Iraqi militias pick successor to commander killed in US strike
ERBIL (Kurdistan 24) – Iranian-backed Popular Mobilization Forces (PMF) militias in Iraq announced on Thursday that their leadership had picked a successor to Abu Mahdi al-Muhandis, the slain deputy chairman of a body known as the Popular Mobilization Committee (PMC) that oversees the armed groups.
Along with top Iranian commander Qasim Soleimani, Muhandis was killed in a US airstrike on the two powerful figures’ convoy just outside the Iraqi capital’s Baghdad International Airport in late December. The American operation came amid heightened Washington-Tehran tensions as militias continued to target US forces in Iraq and stormed part of the US Embassy compound in Baghdad.
The PMC said in a statement that it had tasked Abdul Aziz al-Mohammedawy, also known as Abu Fadak, to replace his former colleague. Fadak previously served as secretary-general to the Tehran-aligned Kata’ib Hizbollah militia under Muhandis' leadership.
Shortly after the assassination, Iranian-backed militia leaders came together to avert a potential leadership crisis. The PMC then formed a seven-member specialized committee to, among other things, decide on the placeholder for the dead commander, according to Middle East Eye which citing sources familiar with the issue. Following weeks of meetings on the topic “in and outside of Iraq,” the committee settled on Fadak.
An unnamed commander in Asa’ib Ahl al-Haq, another militia group closely allied with Iran, was reported as remarking that Fadak, known as al-Khal, or “the Uncle” in English, “is strong and a true leader with honorable positions and good relations with all.” He also noted Iran’s direct support for the pick, affirming, “We all chose him, and [Ayatollah Ali] Khamenei has supported our option.”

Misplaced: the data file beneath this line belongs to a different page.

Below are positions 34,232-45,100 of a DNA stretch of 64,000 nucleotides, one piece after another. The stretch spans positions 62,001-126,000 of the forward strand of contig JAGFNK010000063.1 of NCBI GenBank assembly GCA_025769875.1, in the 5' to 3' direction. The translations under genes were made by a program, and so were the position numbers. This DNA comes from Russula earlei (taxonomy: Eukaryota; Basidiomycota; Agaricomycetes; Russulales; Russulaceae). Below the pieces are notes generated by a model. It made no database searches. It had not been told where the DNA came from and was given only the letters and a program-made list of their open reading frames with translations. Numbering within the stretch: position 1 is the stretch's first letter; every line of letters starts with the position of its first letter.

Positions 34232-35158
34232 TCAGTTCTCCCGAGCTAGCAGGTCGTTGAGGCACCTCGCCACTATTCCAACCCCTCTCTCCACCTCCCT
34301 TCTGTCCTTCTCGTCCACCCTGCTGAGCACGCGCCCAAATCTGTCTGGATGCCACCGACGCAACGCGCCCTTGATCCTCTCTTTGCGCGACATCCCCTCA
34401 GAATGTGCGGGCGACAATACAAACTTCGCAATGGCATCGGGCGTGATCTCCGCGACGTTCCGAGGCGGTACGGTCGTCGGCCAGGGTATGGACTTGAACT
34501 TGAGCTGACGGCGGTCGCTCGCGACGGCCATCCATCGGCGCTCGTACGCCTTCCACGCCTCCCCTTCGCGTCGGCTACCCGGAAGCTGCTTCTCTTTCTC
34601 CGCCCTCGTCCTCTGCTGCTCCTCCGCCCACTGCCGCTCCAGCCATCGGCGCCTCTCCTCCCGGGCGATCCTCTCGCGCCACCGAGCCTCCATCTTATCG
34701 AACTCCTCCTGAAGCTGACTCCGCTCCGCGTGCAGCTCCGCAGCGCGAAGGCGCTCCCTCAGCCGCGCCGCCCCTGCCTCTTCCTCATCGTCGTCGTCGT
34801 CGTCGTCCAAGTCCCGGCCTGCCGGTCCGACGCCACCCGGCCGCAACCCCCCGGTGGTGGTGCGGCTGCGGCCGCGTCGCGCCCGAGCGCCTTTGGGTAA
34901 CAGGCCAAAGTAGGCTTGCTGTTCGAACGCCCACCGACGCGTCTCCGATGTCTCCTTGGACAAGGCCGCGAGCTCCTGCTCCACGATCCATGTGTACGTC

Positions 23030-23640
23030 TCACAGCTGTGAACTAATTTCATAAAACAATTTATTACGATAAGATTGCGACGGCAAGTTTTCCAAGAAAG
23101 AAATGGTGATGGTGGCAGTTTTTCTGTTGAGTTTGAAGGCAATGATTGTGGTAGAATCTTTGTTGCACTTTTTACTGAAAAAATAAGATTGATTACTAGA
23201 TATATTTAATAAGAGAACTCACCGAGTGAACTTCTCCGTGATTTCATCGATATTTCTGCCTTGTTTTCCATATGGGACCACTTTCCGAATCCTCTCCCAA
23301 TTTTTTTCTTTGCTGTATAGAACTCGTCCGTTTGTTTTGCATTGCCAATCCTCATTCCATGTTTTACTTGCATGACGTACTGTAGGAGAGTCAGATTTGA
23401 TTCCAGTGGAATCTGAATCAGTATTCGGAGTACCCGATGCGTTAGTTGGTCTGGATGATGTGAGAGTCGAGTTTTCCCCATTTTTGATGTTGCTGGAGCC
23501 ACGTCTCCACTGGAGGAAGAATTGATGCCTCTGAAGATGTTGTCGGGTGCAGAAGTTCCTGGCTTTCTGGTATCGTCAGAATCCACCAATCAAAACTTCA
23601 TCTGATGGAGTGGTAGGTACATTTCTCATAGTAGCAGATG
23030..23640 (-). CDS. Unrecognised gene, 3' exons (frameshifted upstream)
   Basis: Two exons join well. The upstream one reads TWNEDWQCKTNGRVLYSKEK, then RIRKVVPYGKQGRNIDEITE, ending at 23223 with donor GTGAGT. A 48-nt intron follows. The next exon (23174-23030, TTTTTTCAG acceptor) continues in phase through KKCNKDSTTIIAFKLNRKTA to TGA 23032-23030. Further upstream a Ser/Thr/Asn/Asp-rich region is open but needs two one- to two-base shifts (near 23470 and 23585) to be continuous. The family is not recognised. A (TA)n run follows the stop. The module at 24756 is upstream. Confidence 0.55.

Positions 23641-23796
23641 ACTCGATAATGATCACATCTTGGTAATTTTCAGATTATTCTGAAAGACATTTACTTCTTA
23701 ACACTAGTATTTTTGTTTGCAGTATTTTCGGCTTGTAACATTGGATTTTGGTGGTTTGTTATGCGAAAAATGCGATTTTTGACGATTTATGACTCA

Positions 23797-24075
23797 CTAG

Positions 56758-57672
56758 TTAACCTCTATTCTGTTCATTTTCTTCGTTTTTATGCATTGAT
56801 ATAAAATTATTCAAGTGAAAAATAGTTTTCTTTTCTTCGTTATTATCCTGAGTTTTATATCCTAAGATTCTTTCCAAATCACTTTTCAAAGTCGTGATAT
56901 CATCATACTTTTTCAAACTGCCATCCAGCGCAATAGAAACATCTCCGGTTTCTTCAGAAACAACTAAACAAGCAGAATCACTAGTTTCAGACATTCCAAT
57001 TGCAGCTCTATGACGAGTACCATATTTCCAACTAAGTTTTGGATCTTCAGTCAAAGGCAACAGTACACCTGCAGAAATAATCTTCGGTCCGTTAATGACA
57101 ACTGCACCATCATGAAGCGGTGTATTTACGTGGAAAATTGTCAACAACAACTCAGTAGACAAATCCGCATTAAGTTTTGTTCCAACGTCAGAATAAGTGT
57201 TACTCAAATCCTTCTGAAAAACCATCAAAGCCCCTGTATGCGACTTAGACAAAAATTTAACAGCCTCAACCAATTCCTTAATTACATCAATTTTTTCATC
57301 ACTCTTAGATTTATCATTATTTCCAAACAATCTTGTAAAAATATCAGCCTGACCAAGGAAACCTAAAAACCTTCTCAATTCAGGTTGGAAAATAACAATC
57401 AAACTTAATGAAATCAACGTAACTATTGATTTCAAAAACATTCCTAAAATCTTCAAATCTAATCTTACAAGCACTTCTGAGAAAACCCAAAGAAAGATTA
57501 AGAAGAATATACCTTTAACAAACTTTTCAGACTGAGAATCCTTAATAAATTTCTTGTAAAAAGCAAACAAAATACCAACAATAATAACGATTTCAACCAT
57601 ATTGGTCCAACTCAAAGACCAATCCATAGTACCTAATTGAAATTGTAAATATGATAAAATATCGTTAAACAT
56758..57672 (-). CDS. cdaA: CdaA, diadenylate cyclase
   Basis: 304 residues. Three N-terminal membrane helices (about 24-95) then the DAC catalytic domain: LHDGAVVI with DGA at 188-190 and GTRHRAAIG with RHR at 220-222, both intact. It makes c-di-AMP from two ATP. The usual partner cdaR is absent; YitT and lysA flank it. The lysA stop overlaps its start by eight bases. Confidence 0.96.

He further highlighted that the move had come amid the “chaos” after Muhandis’ death that he said could have potentially led to the “disintegration and the end of the Hashd al-Shaabi [PMF].”
Washington has accused militias operating under the PMC, most notably Kata’ib Hizbollah, of being behind a slew of attacks on Iraqi bases that house American and other anti-ISIS coalition troops. In one such incident, an American-Iraqi civilian contractor was killed.
Militias in the PMF have also been accused of carrying out part of the violence that has plagued anti-government protests across southern and central parts of Iraq since early October.
According to the media, human rights organizations, the UN, and protesters themselves, militia members have shot demonstrators and activists with sniper rifles and carried out targeted assassinations against those who have taken to the streets to demand a higher standard of living, increased employment opportunities, and an end to rampant governmental corruption.
Editing by John J. Catherine